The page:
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Opinion

As we welcome the New Year, we mustn't lose hope

The only thing certain this New Year is uncertainty. But The Big Issue will still be here, working to help people out of poverty

2023 spelled out in fireworks

What will happen next is hard to predict

There is one growth industry for the New Year. There is a straightforward way to massive earnings. It looks so lucrative I’m stunned train staff and nurses and ambulance drivers and those folk at the Quorn
factory
haven’t put down their placards and got into it. 

All they need to do is explain why Harry and Meghan are terrible people. That’s it. Go large on it. Detail that the pair of them are tearing at the very fabric of all that binds us. Get incandescent. There are some news outlets who will pay top dollar for this. In fact, this could be the way to a high-wage economy, the sort of means of breaking that stagnation cycle that the misunderstood Liz Truss had in mind. If EVERYBODY currently working for minimum wage, or supplementing income through benefits, got into this, imagine the bright future.  

Also, the angry heat generated could help protect against need to pay for energy in cold homes. It’s beautiful. This is such a win-win we’re only a moment or two away from it becoming a serious suggestion. Because the answers to how to sort things in 2023, really, properly sort things, are not readily to hand. 

It’s not clear if that’s because trying to read the runes and detail the future is such a ludicrous game – we’ve had three Prime Ministers since this time last year. And four Chancellors of the Exchequer. One of them is now PM. At one point my dog Toastie was in line for the job. When he needs food, he rattles his bowl, when he’s had enough he lies down; he’s as good on supply and demand economic models as any human or beast. 

Is the problem really because we’re stuck in the middle between ideology and progress? Are the Conservative government unable to resolve industrial disputes because they lack the knowhow, or because they are intent on breaking the strikers, running down the clock and forging a new system that means all the condition changes that we’ve been warned will be ushered in will come? It feels like we stand on the edge of a major change. What happens in the next number of weeks will go a long way to constructing society as we see it for a generation.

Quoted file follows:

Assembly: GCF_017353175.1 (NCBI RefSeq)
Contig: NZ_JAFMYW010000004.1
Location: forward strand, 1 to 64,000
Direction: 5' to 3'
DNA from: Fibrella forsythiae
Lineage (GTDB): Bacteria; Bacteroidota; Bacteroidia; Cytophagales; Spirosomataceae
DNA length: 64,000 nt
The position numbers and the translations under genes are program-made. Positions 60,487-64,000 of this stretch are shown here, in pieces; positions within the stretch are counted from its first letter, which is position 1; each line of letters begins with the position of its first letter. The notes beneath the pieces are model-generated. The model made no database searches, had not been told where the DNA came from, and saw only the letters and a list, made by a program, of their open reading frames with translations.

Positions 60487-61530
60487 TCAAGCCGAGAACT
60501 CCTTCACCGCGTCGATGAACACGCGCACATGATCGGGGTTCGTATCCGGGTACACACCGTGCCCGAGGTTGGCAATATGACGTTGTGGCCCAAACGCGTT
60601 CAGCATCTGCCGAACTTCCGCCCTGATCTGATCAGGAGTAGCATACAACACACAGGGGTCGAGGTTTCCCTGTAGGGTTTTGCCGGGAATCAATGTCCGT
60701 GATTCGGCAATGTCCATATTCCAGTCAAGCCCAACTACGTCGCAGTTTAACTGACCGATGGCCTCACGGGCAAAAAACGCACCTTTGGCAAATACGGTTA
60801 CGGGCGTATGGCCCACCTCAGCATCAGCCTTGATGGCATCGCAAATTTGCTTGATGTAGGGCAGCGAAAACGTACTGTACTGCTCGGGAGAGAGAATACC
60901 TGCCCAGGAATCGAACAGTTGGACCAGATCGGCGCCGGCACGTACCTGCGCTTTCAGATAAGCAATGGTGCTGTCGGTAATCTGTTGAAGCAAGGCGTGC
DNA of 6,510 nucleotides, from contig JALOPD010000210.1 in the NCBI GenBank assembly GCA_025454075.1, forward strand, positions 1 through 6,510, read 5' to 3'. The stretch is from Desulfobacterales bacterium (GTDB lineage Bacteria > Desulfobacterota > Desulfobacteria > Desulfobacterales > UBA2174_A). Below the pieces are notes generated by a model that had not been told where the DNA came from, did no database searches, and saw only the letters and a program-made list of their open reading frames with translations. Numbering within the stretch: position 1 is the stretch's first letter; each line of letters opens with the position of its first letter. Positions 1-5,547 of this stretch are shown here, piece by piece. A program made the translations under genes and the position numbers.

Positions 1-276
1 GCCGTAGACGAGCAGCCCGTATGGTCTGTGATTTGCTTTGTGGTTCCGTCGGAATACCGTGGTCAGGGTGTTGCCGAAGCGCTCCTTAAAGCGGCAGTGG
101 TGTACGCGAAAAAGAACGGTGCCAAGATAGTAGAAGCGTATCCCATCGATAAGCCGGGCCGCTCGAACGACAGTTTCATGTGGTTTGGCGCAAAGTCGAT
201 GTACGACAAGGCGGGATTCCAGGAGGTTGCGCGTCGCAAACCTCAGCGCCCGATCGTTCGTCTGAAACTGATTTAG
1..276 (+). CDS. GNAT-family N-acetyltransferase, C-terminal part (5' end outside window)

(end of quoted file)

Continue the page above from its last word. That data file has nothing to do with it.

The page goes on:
It would be really straightforward if some seer could lay it out. But even that clairvoyant octopus is a distant memory. There are simple things that would make life better for those most in need – and that is a growing volume. Hugely increase free school dinner provision. Bring back the £20 uplift in Universal Credit. Allow asylum seekers to work rather than locking them away.   

These are not new radical suggestions. But it’s uncertain if any will be delivered. There is one certainty for the New Year. In 2023, The Big Issue will continue working to provide the widest range of opportunities we can. These will come through selling the magazine. The men and women who earn their living through trading The Big Issue to keep more on every sale. 

We will continue to develop Big Issue Recruit and support more and more people who face barriers joining the labour force. And Big Issue Invest will keep helping organisations grow for the greater good. 

The last year has been difficult, and curious. We look to the New Year with hope. Because we must. 

Paul McNamee is editor of the Big IssueRead more of his columns here. Follow him on Twitter

This article is taken from The Big Issue magazine, which exists to give homeless, long-term unemployed and marginalised people the opportunity to earn an income.

To support our work buy a copy! If you cannot reach your local vendor, you can still click HERE to subscribe to The Big Issue today or give a gift subscription to a friend or family member. You can also purchase one-off issues from The Big Issue Shop or The Big Issue app, available now from the App Store or Google Play.

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